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Getting Repairs Right in the Service Department

As a young man, I was curious about how things worked. I took a lot of things apart around my house, much to the frustration of my parents. Many of the things I took apart never worked again. As I got older, the things I took apart got bigger. Eventually, I progressed to a lawn mower repair shop in the basement of my parents’ home. My story is common; I’ve talked to other auto technicians who also loved taking things apart.

Taking things apart to learn how they work was only part of my mechanical education. Once I had the mower shop, finding out what had failed became really important. After all, if I didn’t replace what failed, I wouldn’t get the mower running and couldn’t resell it to earn money.

This brings me to the subject of this month’s article. Last year, we worked on a 2002 Corvette that had developed a strange problem. After sitting for a while with the lock engaged, the alarm would suddenly activate when someone tried to use the passenger-side door handle.

Normally, when the doors are locked with the key fob, attempting to open a door doesn’t activate the alarm. But when you attempted to open the passenger door on this car, the alarm would activate because that door wasn’t locked. However, if it had been locked manually, the door stayed locked, and the alarm did not activate when attempting to open it.

This Corvette uses a lock motor built into the door latch. When using the key fob, the lock motor is supposed to rotate, mechanically locking the door. The driver’s door worked perfectly.

I started by taking the door interior trim panel off so I could determine why the passenger door lock motor was not working. After removing the door panel, I consulted the wiring diagram, which showed two wires — one tan, one gray — responsible for the door lock motor operation. These wires change polarity, which changes the direction of the motor’s rotation, causing it to mechanically lock or unlock the door latch. The wires come from the door lock module where the change in polarity occurs. After testing the wires, I found the lock motor was getting the command to unlock the latch but not to lock it. At that point, most technicians would repair the car by replacing the door module, but I wasn’t going to take the easy route. As I mentioned, I like taking things apart to see what has failed. The door module is several hundred dollars, so I wondered if it could be fixed. It was a slim chance, because most electronics can’t be fixed in the field.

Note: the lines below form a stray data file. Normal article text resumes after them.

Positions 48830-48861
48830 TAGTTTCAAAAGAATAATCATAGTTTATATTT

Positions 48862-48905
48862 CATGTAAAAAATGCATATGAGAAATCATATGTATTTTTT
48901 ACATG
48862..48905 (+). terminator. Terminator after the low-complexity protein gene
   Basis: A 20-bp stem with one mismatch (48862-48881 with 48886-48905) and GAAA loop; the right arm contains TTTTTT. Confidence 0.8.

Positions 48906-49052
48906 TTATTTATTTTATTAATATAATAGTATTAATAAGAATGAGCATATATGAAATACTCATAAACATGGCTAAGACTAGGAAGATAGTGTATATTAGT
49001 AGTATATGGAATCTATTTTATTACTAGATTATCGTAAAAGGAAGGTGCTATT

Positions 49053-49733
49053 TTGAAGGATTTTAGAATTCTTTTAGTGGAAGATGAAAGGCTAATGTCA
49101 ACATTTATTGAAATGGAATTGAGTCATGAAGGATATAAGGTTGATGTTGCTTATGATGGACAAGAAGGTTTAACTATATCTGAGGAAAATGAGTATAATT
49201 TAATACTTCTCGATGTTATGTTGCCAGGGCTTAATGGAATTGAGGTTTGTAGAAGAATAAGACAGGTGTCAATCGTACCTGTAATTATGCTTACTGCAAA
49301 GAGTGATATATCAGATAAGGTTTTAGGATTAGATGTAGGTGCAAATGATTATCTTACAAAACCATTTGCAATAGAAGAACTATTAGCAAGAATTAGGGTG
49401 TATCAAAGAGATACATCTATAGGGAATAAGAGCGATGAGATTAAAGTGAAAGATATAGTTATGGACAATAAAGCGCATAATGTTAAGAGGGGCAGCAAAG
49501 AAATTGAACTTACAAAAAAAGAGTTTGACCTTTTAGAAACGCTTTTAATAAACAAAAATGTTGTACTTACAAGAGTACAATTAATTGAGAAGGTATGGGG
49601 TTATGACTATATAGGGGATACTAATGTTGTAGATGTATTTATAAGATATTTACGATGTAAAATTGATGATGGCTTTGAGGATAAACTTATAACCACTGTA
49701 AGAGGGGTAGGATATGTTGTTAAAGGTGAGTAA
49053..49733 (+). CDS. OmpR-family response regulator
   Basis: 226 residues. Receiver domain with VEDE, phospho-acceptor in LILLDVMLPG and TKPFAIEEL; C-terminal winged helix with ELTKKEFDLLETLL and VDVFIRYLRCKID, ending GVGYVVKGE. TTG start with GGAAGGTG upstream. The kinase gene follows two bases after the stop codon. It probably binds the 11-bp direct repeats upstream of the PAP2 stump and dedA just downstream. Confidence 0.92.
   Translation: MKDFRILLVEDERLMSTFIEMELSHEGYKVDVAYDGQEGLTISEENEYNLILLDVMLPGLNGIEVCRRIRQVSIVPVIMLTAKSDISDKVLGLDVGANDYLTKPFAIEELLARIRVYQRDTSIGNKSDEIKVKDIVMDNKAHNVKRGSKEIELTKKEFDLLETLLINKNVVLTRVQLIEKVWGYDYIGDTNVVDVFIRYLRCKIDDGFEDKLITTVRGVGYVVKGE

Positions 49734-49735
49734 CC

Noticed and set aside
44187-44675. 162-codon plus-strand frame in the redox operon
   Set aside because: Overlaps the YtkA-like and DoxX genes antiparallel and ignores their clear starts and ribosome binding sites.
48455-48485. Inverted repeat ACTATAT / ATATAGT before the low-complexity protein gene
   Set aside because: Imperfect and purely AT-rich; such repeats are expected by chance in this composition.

After removing the module and disassembling it, I found that it used mechanical relays to change polarity. A quick internet search confirmed the availability of replacement relays. I carefully desoldered the relays from the circuit board and replaced them with new parts. Boy was I happy when, after reinstalling the module, everything worked normally!

This is a perfect example of how we like to do things here at SweetCars. It isn’t always as simple as taking the “easy” route to fixing a problem. We take the time to really learn what has gone wrong with your vehicle, identify how it happened, and complete the repair in a way to prevent it from happening again.

If you find yourself with a problem with your vehicle, stop by and let us take a look. We’ll make sure it’s done right!

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